Our coming raid was to be carried out against the enemy's trenches West of Hulluch on a frontage of 300 yards. The sector chosen was bounded on the North by Hendon and on the South by Hicks Alley, while Herring Alley was in the centre. There were three German lines, and on the left a small extra line between the first and second, which we named Hinckley Trench. The scheme was for two Companies to take and hold the German third line, one Company to mop up behind them, and the
fourth Company to follow with some Engineers to demolish dug-outs. One of the forward Companies would have to send a special party to deal with the "Goose" trench mortar. All wire cutting would be done by the Artillery, who were allowed a fortnight for it, so that they might not excite the enemy too much by heavy shooting. During this time we were to detail an officer to stay in the line, watch the shooting, and patrol the gaps at night. We would also practice the attack over
a flagged course.
The flagged course was set out very elaborately at Hesdigneul, and not only was each trench shown, but small notice boards denoted the position of every supposed machine gun, trench mortar, or deep dug-out. Practices took place first by day and finally by night, for the raid was to be a night attack, and various lamp signals were arranged to assist the withdrawal. The position of Hulluch village was indicated on the practice ground by a large notice board—Hulluch—which
probably gave any spies there might be in Hesdigneul a very fair idea of what was intended.
Meanwhile, we received various reinforcements. Lieut. G.E. Russell returned, 2nd Lieut. W.M. Cole came from the Artists' Rifles, 2nd Lieuts. R.W. Edge, T.R.L. Gibson, R.B. Rawson, C.P. Shilton, R.W. Sanders, L.W. Mandy, and J.S. Plumer came to us for the first time from England. At the same time a large party of men, arriving at Monchy Breton, had enabled us to reconstitute "C" Company, so that we now had four Companies of three platoons each, and enough officers for two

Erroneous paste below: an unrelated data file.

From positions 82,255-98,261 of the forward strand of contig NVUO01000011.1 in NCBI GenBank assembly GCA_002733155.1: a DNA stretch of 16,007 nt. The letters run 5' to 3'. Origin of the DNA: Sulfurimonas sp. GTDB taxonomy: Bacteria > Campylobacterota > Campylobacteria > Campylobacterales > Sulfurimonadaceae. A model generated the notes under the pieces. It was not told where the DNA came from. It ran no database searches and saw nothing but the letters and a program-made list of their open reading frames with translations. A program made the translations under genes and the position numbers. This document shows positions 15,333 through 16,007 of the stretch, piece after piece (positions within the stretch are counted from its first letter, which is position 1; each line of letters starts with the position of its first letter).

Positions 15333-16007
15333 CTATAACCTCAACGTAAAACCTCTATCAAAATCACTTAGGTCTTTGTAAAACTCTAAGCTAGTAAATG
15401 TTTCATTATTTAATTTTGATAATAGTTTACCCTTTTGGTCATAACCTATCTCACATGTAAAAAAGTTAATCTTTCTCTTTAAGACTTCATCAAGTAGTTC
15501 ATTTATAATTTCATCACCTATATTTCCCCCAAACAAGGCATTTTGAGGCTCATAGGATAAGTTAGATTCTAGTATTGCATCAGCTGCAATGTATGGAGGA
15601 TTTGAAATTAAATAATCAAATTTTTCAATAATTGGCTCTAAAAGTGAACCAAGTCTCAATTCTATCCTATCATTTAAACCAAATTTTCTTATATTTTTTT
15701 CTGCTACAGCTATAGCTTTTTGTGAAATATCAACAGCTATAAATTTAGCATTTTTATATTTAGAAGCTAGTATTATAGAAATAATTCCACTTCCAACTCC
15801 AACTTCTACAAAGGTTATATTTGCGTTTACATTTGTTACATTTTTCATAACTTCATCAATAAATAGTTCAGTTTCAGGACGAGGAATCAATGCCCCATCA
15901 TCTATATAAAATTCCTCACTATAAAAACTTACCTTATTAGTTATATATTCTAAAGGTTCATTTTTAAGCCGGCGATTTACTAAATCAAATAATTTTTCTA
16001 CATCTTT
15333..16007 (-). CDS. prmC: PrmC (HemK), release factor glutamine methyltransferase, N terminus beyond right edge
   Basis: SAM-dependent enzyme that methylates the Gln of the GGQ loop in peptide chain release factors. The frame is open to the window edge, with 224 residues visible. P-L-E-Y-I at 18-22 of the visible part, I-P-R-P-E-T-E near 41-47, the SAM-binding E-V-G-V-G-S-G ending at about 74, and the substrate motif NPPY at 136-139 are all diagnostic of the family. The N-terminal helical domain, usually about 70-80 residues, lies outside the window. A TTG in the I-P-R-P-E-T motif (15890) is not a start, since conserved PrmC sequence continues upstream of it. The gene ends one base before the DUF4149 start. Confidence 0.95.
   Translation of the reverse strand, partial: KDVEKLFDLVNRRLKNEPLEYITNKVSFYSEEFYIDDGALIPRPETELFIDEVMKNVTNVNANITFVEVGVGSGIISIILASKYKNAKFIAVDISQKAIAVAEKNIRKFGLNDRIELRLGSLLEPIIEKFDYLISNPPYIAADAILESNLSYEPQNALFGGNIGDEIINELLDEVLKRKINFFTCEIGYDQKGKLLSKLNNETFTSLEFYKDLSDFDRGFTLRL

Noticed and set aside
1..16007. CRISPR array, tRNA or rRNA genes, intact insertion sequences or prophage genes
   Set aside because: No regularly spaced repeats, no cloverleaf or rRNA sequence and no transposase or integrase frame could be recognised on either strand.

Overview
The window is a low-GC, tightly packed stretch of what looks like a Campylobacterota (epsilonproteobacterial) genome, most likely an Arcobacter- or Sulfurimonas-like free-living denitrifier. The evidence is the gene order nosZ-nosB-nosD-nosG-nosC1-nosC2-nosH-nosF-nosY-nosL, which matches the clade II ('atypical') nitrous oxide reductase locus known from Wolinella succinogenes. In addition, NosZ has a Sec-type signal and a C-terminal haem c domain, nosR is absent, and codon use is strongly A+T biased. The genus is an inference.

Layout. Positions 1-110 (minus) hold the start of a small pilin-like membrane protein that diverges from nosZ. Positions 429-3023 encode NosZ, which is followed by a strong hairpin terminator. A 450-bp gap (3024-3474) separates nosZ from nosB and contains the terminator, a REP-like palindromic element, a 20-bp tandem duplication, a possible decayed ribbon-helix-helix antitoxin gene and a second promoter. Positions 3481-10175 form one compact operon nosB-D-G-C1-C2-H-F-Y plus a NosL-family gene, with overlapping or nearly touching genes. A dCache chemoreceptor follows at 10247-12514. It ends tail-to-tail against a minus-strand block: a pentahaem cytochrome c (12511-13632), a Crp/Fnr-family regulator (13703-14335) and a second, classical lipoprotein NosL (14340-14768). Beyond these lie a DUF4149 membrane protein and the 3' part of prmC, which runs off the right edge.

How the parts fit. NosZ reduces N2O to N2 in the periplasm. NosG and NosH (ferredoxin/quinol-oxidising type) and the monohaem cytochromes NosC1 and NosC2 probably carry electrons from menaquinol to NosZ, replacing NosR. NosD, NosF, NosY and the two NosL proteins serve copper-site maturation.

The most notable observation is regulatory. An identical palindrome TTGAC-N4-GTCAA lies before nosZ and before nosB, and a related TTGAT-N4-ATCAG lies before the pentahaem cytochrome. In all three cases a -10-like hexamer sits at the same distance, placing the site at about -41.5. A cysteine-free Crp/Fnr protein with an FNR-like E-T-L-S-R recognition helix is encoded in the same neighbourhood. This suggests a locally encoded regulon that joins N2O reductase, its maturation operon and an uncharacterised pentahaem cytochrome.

Battalions. Lieut. Pearson went to Hospital and thence to England, and Capt. Wollaston acted Adjutant. The Company Commanders were unchanged.
For the second week of our fortnight we slightly relaxed the vigor of our practices, and devoted more time to musketry, bombing, and training the demolition parties for their work. The officers to take part in the raid were also chosen, and various tasks allotted to the others. Capt. Shields with 2nd Lieut. Cole and "D" Company would make the right attack; Capt. Petch with 2nd Lieut. Gibson and "A" Company, the left. "B" Company (Capt. Marriott and 2nd Lieut. C.S. Allen)
would be the supports, and the two demolition parties would be found by "C" Company under 2nd Lieuts. Lowe and Edge. 2nd Lieut. Plumer was detailed to take a party of "D" Company to destroy the "Goose." Lieut. G.E. Russell was "O.C. Searchlight," and various other officers were chosen to count the raiding party when they returned.
Meanwhile, up in trenches the most wonderful work was being done by 2nd Lieut. Brooke and six other ranks of "D" Company—L/Cpl. Clapham, Ptes. Haines, Hanford, Johnson, Mason, and Rolls. This was the party left in the line with the Staffordshires to observe the wire cutting and patrol the gaps. At first, 2nd Lieut. Brooke spent his days with the F.O.O. and confined his patrolling to the hours of darkness, but later he was out in front both day and night. On two occasions he